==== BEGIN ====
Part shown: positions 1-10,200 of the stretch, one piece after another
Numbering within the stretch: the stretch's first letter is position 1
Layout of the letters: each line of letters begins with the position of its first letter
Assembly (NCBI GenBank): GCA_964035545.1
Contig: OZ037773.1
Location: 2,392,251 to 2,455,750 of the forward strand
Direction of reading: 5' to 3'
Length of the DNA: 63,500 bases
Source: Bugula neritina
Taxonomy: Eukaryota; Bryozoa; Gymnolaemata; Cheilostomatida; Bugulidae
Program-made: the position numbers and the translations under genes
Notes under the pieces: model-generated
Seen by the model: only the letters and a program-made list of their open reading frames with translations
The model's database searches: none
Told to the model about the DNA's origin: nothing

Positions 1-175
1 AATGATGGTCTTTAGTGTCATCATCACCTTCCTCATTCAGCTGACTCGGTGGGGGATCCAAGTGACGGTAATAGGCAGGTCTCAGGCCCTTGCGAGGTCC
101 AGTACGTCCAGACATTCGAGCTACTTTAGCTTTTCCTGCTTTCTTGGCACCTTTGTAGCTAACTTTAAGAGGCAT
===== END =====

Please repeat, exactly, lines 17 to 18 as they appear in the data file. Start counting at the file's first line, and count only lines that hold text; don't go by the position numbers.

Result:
1 AATGATGGTCTTTAGTGTCATCATCACCTTCCTCATTCAGCTGACTCGGTGGGGGATCCAAGTGACGGTAATAGGCAGGTCTCAGGCCCTTGCGAGGTCC
101 AGTACGTCCAGACATTCGAGCTACTTTAGCTTTTCCTGCTTTCTTGGCACCTTTGTAGCTAACTTTAAGAGGCAT